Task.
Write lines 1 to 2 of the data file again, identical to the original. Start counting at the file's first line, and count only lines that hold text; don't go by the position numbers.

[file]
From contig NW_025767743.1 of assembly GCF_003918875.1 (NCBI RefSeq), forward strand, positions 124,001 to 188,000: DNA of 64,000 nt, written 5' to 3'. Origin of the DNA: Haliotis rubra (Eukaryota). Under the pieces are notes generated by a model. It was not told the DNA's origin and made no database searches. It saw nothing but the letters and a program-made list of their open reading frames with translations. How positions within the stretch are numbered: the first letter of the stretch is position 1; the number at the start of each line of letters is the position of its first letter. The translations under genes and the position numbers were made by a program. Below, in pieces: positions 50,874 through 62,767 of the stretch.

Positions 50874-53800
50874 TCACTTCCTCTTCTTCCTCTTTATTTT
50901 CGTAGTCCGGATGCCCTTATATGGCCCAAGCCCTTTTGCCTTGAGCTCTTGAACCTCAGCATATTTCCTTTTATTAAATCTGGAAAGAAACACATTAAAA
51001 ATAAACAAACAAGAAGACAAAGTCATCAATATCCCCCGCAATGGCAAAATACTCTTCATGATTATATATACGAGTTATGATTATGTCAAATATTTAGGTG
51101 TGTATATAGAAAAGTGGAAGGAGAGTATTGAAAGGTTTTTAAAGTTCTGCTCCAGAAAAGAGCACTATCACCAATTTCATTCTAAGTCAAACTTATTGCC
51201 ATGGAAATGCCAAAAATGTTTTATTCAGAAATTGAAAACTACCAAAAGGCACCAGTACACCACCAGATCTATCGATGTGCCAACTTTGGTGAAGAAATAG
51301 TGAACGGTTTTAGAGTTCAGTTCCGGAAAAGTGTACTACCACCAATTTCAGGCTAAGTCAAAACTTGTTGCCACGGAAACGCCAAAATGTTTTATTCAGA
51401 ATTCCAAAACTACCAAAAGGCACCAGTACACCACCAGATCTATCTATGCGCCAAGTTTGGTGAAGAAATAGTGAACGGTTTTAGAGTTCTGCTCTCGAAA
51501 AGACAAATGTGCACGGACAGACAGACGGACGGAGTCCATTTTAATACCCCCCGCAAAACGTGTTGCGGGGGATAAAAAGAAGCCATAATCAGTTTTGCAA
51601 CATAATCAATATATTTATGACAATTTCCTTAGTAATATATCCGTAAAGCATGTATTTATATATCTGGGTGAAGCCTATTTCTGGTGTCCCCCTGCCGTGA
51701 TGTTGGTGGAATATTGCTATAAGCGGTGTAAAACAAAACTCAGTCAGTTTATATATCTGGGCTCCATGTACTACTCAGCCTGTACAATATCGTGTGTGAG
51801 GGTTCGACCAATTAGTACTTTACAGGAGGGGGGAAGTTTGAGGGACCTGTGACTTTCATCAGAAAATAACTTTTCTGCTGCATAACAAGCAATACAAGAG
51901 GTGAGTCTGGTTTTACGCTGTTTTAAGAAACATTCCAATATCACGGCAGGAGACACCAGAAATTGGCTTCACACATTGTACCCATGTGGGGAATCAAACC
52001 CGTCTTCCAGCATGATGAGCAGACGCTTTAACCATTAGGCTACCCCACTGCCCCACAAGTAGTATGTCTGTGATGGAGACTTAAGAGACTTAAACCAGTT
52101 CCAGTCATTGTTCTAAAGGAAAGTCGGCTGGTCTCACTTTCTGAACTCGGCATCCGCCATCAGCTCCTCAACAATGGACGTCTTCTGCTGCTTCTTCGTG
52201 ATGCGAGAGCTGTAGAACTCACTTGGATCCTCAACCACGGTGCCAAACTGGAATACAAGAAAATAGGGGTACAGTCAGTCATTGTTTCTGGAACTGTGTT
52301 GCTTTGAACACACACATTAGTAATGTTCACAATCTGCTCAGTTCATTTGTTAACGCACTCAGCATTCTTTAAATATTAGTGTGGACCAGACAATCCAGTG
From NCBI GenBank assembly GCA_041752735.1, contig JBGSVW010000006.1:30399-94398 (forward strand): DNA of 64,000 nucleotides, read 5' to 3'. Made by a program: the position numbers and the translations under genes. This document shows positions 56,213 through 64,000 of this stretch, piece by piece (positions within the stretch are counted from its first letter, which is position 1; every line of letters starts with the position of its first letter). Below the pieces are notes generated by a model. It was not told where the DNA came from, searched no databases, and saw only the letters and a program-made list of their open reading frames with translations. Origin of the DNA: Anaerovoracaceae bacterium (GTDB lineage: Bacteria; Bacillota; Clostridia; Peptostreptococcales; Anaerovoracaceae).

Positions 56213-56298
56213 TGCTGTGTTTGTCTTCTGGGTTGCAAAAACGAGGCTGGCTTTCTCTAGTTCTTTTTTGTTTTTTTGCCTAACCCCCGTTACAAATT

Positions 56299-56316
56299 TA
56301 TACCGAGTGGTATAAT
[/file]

From contig NW_025767743.1 of assembly GCF_003918875.1 (NCBI RefSeq), forward strand, positions 124,001 to 188,000: DNA of 64,000 nt, written 5' to 3'. Origin of the DNA: Haliotis rubra (Eukaryota). Under the pieces are notes generated by a model. It was not told the DNA's origin and made no database searches. It saw nothing but the letters and a program-made list of their open reading frames with translations. How positions within the stretch are numbered: the first letter of the stretch is position 1; the number at the start of each line of letters is the position of its first letter. The translations under genes and the position numbers were made by a program. Below, in pieces: positions 50,874 through 62,767 of the stretch.

Positions 50874-53800